Boeing Business Jets continues to hold high expectations for the Asia-Pacific market as the region accounts for 26 percent of its customers. Pre-owned BBJs in the region remain popular but the company is heavily focused on deliveries of its Max series aircraft. It has sold 18 BBJ Max aircraft to date with 13 Max 8s, three Max 9s and two Max 7s contributing to the total.
Half of BBJ’s customers fall into the private category, while the remainder consists of government (34 percent), charter (12 percent), and the corporate sector (4 percent). Jeff Dunn, deputy to the president and vice president of sales for BBJ, said the current customer representation in the Asia-Pacific region has increased from about 17 percent over the last decade. “Traditionally, there are mostly single-aisle airplanes in the greater China area, so we have focused on that segment. With all of the companies and GDP that’s been created in China, they need those types of airplanes. It’s almost like an efficiency tool,” explained Dunn.
Captain Alex Fecteau, director of marketing for BBJ, expressed optimism for sales of the Max 7 in the Asia-Pacific market. “We expect the Max 7 to sell the most because of its 7,000-nm range. It can go from Dubai to New York nonstop, which is a long way for a small airplane.”
The BBJ Max 7 has been lengthened by 76 inches to around 116 feet with an mtow of 177,000 pounds. The cabin is just over 85 feet long and 11 feet wide with a total area of 884 sq ft. The aircraft features CFM Leap-1B engines, seven auxiliary fuel tanks, and the same landing gear and wing design as the Max 8.
The BBJ Max 8 has been the biggest seller so far, with its design echoing that of the 737-800 platform with a range of 6,640 nm and direct hourly operating cost of $3,190 The BBJ Max 9’s range is 6,515 nm with a direct operating cost of $3,380 per hour.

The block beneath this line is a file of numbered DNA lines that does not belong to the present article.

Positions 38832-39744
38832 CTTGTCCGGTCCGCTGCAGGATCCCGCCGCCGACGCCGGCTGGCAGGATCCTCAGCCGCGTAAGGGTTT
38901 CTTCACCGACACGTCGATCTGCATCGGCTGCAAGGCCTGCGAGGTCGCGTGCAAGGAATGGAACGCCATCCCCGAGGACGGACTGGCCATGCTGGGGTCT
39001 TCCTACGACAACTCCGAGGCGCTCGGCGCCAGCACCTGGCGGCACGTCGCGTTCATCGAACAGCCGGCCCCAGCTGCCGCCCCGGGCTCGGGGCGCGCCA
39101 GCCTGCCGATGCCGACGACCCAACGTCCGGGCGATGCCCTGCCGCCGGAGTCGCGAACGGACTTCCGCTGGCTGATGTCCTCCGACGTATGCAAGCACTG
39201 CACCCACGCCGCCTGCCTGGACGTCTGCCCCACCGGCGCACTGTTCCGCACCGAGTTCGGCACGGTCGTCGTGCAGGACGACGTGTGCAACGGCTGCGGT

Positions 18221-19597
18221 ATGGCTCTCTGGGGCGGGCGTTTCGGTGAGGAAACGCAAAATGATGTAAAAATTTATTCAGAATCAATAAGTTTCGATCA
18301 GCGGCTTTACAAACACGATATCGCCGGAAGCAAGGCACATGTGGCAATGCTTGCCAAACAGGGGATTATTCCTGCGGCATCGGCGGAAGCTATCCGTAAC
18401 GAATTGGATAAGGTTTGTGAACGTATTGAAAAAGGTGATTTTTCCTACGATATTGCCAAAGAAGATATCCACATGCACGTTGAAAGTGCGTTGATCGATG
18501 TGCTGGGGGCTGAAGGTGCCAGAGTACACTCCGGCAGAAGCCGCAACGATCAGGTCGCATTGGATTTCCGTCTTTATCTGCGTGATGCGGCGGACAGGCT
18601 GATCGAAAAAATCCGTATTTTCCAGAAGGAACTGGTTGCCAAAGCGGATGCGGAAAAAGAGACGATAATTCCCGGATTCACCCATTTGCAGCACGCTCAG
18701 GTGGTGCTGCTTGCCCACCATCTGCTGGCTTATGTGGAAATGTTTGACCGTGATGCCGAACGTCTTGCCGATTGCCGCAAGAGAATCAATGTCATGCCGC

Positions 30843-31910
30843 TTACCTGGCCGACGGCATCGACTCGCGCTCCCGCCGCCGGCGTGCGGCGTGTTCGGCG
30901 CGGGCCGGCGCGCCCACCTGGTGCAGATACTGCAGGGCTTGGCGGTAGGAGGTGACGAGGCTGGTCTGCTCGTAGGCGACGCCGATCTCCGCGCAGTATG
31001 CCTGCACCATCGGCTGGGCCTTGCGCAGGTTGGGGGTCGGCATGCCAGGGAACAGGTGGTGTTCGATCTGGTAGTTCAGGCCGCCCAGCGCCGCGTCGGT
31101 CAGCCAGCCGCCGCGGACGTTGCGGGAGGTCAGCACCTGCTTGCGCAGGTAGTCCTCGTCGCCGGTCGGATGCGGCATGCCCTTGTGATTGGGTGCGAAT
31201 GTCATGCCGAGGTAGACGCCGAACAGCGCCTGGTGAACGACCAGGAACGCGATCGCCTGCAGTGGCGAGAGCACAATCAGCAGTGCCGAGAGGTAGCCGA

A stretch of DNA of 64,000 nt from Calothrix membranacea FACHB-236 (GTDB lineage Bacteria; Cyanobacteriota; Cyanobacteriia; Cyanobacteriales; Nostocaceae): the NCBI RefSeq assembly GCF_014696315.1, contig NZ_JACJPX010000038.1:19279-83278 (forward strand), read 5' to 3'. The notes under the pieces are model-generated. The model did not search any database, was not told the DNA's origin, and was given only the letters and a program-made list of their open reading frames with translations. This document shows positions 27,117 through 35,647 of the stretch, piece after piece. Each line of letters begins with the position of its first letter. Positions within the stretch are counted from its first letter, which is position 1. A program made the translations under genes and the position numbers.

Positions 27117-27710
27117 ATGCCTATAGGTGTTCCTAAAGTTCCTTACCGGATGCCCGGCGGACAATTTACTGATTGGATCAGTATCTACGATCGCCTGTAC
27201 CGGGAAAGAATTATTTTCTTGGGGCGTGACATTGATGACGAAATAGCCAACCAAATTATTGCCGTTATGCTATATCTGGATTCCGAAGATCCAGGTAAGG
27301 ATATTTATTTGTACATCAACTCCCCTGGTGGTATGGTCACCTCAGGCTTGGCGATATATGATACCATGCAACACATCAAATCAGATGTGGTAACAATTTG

On typical missions the BBJ Max offers a lower cabin altitude than the ACJneo, according to BBJ, citing 5,600 feet compared with 6,400 feet. “Lower cabin altitude allows excellent comfort for our customers. They don’t get as much jet lag, and that’s a really big help for customers in China,” said Dunn.
Direct operating costs for the BBJ Max 7 are quoted at $3,071 per hour, a price BBJ boasts is just $99 more per hour to operate than a G650. “While maintaining all the comfort and all the ability for the customer, you can still fly with a lot more room than in a G650,” said Fecteau. “We really think the Max 7 is a game changer in our segment. It goes almost 1,000 miles farther than the previous generation of the Boeing Business Jet. It’s a lot of airplane that goes a long range for not a lot of cost.”
BBJ customers and their aircraft are not excluded from the Boeing Global Services arm formed in July last year. “We integrated BGS here and are working side by side. We have a dedicated BBJ field representative and an extensive network in country to support our customers,” said Dunn. With the healthy presence of preowned BBJs going into China, BBJ also offers an all access pass, which can be purchased for a fee, that essentially treats the customer as if they purchased a brand-new airplane. “Intellectual property is covered by the pass. The customer will also get free pilot or maintenance training depending on their needs and they are tagged in the system as a first-time buyer,” said Dunn.
BBJ will mark its presence at ABACE with a BBJ belonging to a Beijing customer at the static display. For the first time, Boeing Global Services will also have a chalet open to exhibitors. “We are going to continue to be in China with boots on the ground,” said Dunn.